BORN Ontario child registry data breach affects 3.4 million people
The Better Outcomes Registry & Network (BORN) of Ontario has recently experienced a significant data breach affecting millions. This government-funded healthcare organization focused on perinatal and child registry. These incidents have shed light on the fragility of security systems in governmental entities.
Details of the Breach
It’s known that this data breach contains detailed records of newborns, pregnancies, and in-vitro fertilization cases in the region. Remarkably, around 3.4 million individuals have been affected. The compromised information includes names, addresses, dates of birth, and health card numbers. Furthermore, more specific data such as lab results and birth details were also accessed.
On the brighter side, the affected data does not include financial information, social insurance numbers, health card version, expiry or security codes or patient email addresses.
The breach can be traced back to a vulnerability in the MOVEit Transfer software, identified as CVE-2023-34362. Intriguingly, the group suspected of leveraging this vulnerability is the notorious Clop ransomware gang.
Upon detection of the breach on May 31, BORN took immediate measures. Firstly, they informed the Privacy Commissioner of Ontario. Additionally, cybersecurity experts were consulted to assess and rectify the situation.
Subsequently, BORN decided to remove the compromised MOVEit software from their system. They are currently in the process of implementing stronger security measures to prevent future breaches.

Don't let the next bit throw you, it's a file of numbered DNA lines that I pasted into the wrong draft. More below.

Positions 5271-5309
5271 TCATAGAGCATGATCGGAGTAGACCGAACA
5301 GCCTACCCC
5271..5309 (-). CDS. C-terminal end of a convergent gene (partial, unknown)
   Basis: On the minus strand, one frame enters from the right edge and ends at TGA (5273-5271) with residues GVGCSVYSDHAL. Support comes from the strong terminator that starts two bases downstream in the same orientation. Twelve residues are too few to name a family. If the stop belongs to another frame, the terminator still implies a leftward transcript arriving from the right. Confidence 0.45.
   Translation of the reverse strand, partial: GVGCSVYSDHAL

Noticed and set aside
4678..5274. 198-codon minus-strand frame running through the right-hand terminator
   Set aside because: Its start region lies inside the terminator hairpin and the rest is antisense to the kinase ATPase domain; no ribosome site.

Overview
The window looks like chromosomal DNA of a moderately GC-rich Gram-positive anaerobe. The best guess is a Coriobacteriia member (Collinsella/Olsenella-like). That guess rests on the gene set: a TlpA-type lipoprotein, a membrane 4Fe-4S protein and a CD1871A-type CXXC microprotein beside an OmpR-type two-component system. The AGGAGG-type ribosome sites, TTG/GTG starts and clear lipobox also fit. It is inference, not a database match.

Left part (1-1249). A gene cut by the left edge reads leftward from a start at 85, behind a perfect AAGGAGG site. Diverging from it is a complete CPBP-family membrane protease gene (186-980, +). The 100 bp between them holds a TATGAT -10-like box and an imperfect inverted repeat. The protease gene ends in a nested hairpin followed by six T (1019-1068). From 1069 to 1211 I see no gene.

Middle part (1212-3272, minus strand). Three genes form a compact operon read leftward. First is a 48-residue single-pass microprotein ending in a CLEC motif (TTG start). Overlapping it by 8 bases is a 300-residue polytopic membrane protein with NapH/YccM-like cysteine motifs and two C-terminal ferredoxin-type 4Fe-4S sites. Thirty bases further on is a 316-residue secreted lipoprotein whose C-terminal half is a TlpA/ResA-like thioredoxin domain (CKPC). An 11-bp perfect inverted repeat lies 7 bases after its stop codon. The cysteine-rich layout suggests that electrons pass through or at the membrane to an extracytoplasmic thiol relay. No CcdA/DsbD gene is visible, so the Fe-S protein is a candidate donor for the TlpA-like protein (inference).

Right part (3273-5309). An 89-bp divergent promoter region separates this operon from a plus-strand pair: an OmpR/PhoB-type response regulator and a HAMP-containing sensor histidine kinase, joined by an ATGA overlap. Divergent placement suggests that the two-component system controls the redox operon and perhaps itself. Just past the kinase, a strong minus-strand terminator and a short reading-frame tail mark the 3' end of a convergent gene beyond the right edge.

As for now, there’s no evidence to suggest that the breached data has been misused or sold. However, individuals are advised to monitor their personal information and report any suspicious activities to both the police and their service providers.
The Hospital for Sick Children, known as SickKids, disclosed its involvement in the BORN Ontario data breach. Subsequently, SickKids shares sensitive health information related to pregnancy and newborn care with BORN Ontario. However, precise details about the number of SickKids’ affected individuals are not clear. For more details, the hospital suggests visiting BORN’s official page dedicated to the breach.
Unfortunately, this incident raises concerns as SickKids previously faced a ransomware attack by the LockBit ransomware group last December. Surprisingly, the treat actors apologized—blaming the erroneous act of targeting a medical facility on an affiliate, and offered the hospital a “free decryptor.”
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